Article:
Currently viewing the tag: "sacred"


“And there he sat, up front, all alone in the first pew.” -David Gilbert, & Sons

Fiction Writing Prompt: Use the first line of the week as the starting point or inspiration for a scene, story, poem, or haiku.

Journaling Prompt: Write about an experience that you’ve had in a sacred place.

Art Prompt: First Pew

Non-Fiction / Speechwriting Prompt: Write about your favorite sacred place and your experiences there.

Photo Credit: AndyArmstrong on Flickr

Welcome to the Carnival of Creativity for July 8, 2012. All links will open in a new tab or window, so feel free to click through and leave some love in the comments. Once you close that window, you’ll be right back here for more linky goodness.

The Creative Mindset

Joanna Powell Colbert presents Creativity as a Sacred Practice posted at Gaian Soul.

Sharing Our Work

Eula McLeod presents Speed Bump posted at View from the Winepress.

Sandi presents To Query or not to Query posted at Left Brain Turn Right.

Writing Quote of the Week

There is no greater agony than bearing an untold story inside you. -Maya Angelou

Writing Tips and Prompts

Chrys Fey presents How to Write Romance posted at Write with Fey.

N.K. Jemisin presents Why Does Magic Need So Many Rules posted at

Brian Feinblum presents 16 Tips on how to Survive and Thrive as a Writer posted at Live Write Thrive.

Suw Charman-Anderson presents Don’t Publish That Book! posted at Forbes.

Mark Nichol presents Good Advice About Bad Writing posted at Daily Writing Tips.

Matthew Salesses presents A Month of Revision posted at Necessary Fiction.


Liz Shaw presents In Search of an Edible Gluten-Free, Egg-Free, Sugar-Free, Dairy-Free, Yeast-Free Pizza Crust posted at Liz Andra Shaw.


Writing Excuses presents The Problem of Originality posted at Writing Excuses.

Creative People Paying it Forward

Lara Whitmore presents 12 Gifts that Don’t Cost Anything posted at Live Creatively.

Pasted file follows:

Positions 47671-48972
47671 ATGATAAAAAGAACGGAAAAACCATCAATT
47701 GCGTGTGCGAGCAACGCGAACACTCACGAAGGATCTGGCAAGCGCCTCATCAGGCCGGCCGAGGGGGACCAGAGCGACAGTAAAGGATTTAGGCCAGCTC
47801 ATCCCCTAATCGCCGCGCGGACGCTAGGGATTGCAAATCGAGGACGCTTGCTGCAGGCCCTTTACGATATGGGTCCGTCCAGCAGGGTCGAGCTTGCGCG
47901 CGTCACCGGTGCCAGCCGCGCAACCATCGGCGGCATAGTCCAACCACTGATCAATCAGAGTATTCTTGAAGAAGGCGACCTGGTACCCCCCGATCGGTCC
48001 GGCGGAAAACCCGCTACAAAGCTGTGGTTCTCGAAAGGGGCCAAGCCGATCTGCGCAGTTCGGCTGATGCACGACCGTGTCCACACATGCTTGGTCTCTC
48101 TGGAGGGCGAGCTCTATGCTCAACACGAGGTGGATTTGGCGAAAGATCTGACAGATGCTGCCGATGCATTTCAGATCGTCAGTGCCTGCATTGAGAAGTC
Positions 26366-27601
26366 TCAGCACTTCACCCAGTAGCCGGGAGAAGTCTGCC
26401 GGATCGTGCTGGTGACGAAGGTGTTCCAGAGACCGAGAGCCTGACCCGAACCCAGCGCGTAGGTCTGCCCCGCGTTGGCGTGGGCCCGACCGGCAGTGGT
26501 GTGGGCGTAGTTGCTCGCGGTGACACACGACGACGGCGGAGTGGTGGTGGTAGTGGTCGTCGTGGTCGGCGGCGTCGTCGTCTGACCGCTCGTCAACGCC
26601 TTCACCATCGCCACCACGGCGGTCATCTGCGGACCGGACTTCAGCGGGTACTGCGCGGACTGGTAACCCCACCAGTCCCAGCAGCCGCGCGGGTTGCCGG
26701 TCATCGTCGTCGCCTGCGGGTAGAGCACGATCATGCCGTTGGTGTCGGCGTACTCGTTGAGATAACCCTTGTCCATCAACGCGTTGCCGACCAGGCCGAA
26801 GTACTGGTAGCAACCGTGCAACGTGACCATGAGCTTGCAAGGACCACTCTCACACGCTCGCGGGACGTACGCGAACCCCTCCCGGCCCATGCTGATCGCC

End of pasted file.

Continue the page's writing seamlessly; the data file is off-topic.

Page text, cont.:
That’s all for this week. Be sure to submit your article for next week’s Carnival of Creativity by Friday at midnight!

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I was baptized as an infant, but then made the choice to be baptized as an adult. I wanted to do it mindfully, as a sacred choice. This reading touched me.

Pilar and Daniel Weinberg’s son was baptized on the coast. The baptism taught him what was sacred.

They gave him a sea shell: “So you’ll learn to love the water.”

They opened a cage and let a bird go free: “So you’ll learn to love the air.”

They gave him a geranium: “So you’ll learn to love the earth.”

And they gave him a little bottle sealed up tight: “Don’t ever, ever open it. So you’ll learn to love mystery.” -Eduardo Galeano, Walking Words

Writing Prompt: Write a scene where your character is baptized. What gifts is she given, and what are the lessons they carry?

Journaling Prompt: Write about a baptism experience, yours or that of your child or family member.

Art Prompt: Baptism

Nonfiction / Speechwriting Prompt: Tell your audience about your experience with the decision to be baptized, whether it be a religious baptism or otherwise.

Photo Credit: mikebaird on Flickr


study of the arcane

arcane adj. understood by few; mysterious or secret: arcane procedures for electing people. arcanely adv. mid 16th century: from Latin arcanus, from arcere ‘to shut up’, from arca ‘chest’.

Writing Prompt: Write a scene using the word or concept “arcane”

Journaling Prompt: What kind of arcane knowledge would you like to have?

Art Prompt: Arcane

Nonfiction / Speechwriting Prompt: Use the word ARCANE in whatever you write today.

Photo Credit: John William Waterhouse-Circe The Sorceress shared by FrauBucher on Flickr


Every culture from before written history to today’s modern society has viewed fire as both a force to be feared and an element to be revered. Fire or smoke are seen in many religious rituals. Both symbolize a cleansing or renewing force.